About the time we bought this old cabin in 1999, I quit my job as a family therapist. For 15 years, I had the great gift and honor to work with children and parents in every situation you can imagine … or not even imagine. I did the hardest stuff early on … working with court-ordered groups of “offender” parents whose journeys were so painful that I am surprised by little of the horrors that lately rip through our evening broadcasts with malignant regularity. Sometimes all I could do for these damaged and damaging mothers and fathers was to bake them cookies. And hold my babies tight when I came home.

barb and the babies

Annie, Rita, Wes & Me, 1987

This Thanksgiving, the grown-up babies will return from their far-flung homes.

kids 2008

Rita, Wes & Annie, 2008

And we’ll play rowdy games of spoons by the fire.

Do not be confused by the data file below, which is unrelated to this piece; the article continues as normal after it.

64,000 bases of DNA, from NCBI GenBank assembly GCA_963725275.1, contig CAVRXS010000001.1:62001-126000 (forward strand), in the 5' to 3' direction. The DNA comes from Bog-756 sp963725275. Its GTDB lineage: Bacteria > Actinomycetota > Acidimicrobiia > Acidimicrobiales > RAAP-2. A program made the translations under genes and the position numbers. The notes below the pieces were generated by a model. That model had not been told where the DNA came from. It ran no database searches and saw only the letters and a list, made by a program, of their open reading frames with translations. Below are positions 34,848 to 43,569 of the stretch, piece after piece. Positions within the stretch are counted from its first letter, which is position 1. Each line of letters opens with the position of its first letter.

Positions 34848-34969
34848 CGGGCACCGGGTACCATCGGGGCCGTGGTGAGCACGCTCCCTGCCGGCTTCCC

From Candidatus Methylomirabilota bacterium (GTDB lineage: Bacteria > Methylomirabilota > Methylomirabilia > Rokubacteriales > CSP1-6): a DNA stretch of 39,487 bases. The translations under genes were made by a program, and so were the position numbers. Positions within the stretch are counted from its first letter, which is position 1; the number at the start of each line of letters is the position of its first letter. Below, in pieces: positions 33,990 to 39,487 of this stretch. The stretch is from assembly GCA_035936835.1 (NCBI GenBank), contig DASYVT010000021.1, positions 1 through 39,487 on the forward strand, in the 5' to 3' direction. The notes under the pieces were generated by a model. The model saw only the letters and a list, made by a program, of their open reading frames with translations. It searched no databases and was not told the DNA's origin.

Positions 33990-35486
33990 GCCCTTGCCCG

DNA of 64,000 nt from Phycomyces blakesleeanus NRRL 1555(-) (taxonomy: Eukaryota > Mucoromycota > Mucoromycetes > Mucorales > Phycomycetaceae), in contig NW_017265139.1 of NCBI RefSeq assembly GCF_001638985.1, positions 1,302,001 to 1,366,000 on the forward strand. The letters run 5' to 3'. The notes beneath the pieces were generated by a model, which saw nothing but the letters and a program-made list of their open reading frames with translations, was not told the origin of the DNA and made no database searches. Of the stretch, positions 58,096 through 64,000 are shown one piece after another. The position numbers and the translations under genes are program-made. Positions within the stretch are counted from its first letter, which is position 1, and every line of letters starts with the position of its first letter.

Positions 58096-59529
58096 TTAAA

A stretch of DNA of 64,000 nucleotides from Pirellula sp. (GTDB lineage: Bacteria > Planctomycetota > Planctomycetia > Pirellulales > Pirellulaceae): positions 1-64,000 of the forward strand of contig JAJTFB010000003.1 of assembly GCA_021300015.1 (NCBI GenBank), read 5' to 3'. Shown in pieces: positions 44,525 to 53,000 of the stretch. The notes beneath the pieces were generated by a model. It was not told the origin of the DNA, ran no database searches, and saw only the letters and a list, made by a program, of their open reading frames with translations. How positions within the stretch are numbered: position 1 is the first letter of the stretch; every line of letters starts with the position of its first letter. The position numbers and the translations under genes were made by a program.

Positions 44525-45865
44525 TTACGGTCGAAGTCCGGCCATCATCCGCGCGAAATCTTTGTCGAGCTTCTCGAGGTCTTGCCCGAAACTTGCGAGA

And bake pies …. because you know how pie brings people together. And we all could use a little more of that.

Annie bakes a pie

To quote first-born Annie,  “Pie fills a longing for home – or for what you wish home had been.”

A peaceful and homey Thanksgiving to you each.


Comments { 5 }

It’s Picnic Time!!!

picnic time typewriter I know for certain that it’s Picnic Time because we have 5,000 reminders of that fact in our warehouse. And also because, as you can see,  it’s always been Picnic Time with my family, who might whop me over the head for posting this picture. grandmother picnic While I’ve been collecting antique outing recipes, booklets, and vintage picnic ware for many years, it took a kick in the pants by family and friends and The Monday Night Picnic Club to follow through with my vision for this book. So many  thanks to all of you for helping with this project. Here’s the picnic club at the UNCA botanical garden enjoying a healthy antique Doctor Bag bag picnic toast colorSpeakin of which I’ve included lots of fun DIY projects in the book. There’s the 1947 doctor bag picnic basket …doctor bag innards colorAnd how to make a road trip picnic hamper out of an antique train case, and instructions to make an updated version of a tin can rocket stove.